Poems about Thunder and Lightning
Thunderstorms are big and bold. They make their presence known with earth shaking sounds, flashes of light, and plenty of rain. So it is no surprise that they would have found their way into our poetic history.
Published in the August 1913 issues of Poetry Magazine, John Hall Wheelock published “The Thunder-Shower”.
“The Thunder-Shower” by John Hall Wheelock
The lightning flashed, and lifted The slides of heaven apart, The fiery thunder rolled you All night long through my heart. From dreams of you at dawn I rose to the window ledge The storm had passed away, The lake lapped on the sedge The lyre of heaven trembled Still with the thought of you, The twilight on the waters; And all my spirit, too.
One of the things that I noticed, and liked, about this poem was how it compares the life stages of the thunderstorm with the emotional turbulence of a missing lover. The beginning is intense with thunder and lightening. But then, as the storm breaks, there is a melancholic calm that covers the land.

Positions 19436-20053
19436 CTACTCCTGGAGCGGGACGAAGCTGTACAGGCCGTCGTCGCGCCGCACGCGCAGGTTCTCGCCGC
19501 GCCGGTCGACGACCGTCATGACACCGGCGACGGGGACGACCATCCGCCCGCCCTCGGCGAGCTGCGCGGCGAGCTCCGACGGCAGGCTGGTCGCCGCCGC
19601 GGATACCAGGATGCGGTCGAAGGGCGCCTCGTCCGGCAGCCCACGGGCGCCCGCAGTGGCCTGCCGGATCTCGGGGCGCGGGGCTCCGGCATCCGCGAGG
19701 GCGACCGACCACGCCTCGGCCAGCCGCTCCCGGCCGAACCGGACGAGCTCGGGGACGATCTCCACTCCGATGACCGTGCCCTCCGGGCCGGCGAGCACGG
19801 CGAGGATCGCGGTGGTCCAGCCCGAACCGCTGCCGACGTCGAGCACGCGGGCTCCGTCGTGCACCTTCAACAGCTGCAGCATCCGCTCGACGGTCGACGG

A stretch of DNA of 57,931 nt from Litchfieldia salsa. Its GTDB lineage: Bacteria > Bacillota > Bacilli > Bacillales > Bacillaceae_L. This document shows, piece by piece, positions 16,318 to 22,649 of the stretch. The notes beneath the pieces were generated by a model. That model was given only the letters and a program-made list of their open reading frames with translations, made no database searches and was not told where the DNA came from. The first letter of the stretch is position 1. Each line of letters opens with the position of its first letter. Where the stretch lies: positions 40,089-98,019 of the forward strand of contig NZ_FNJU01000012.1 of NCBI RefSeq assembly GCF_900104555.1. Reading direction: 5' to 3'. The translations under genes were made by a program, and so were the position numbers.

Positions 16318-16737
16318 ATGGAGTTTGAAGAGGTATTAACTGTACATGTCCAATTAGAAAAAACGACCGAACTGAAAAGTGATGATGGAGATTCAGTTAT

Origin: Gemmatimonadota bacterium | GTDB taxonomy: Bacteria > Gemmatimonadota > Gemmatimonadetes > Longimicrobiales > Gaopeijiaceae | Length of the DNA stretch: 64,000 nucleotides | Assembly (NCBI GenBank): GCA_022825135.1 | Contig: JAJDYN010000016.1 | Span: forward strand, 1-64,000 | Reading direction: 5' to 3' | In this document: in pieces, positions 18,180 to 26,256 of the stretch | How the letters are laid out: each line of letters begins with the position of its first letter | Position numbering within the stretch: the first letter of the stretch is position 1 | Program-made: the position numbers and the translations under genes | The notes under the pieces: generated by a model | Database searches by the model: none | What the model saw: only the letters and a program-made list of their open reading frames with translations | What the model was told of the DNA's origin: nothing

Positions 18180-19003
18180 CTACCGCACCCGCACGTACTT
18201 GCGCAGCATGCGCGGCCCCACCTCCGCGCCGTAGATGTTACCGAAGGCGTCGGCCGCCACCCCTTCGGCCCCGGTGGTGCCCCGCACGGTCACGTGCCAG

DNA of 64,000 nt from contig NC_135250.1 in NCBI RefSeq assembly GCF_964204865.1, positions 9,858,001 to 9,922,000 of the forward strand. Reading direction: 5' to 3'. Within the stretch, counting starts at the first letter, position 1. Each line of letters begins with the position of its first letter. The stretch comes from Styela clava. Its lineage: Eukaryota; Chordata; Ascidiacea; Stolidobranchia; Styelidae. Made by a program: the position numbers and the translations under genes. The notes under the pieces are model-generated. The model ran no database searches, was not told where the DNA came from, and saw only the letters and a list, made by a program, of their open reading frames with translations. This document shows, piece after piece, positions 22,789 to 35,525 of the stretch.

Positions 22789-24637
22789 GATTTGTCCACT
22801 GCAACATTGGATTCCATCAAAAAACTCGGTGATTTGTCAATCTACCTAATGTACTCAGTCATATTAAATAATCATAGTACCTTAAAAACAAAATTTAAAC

Thunder and lighting also found their way into haiku. Jack Kerouac wrote a few haiku about thunderstorms including:
Drunk as a hoot owl writing letters By thunderstorm -Jack Kerouac
Thunder and snow - how We shall go! -Jack Kerouac
This second haiku, with its combination of thunder and snow, makes me think of this haiku by Kobayashi Issa.
from deep in the lightning's flash... spring snow falling -Issa
However, I really appreciate the following haiku from Matsuo Bashō that incorporates both light and sound.
A flash of lightning: The screech of a night heron Flying in the darkness -Basho
There is something that I really enjoy about this imagery. The combination of lightning, darkness, and the flying bird really works for me.
If you have a favorite poem about thunderstorms, please share in the comments below.
- Highs and Lows/High and Low Air Flow: Iowa State University
- “Thunder”; Wikipedia
- “Thunderstorms”: Wikipedia
- What Causes a Thunderstorm? SciJinks NOAA
- Severe Weather 101: Thunderstorms; NOAA
- John Hall Wheelock; “The Thunder-Shower”: Poetry Foundation
- Jack Kerouac’s haiku retrieved from Terebess Asia Online, “Jack Kerouac Collected Haikus”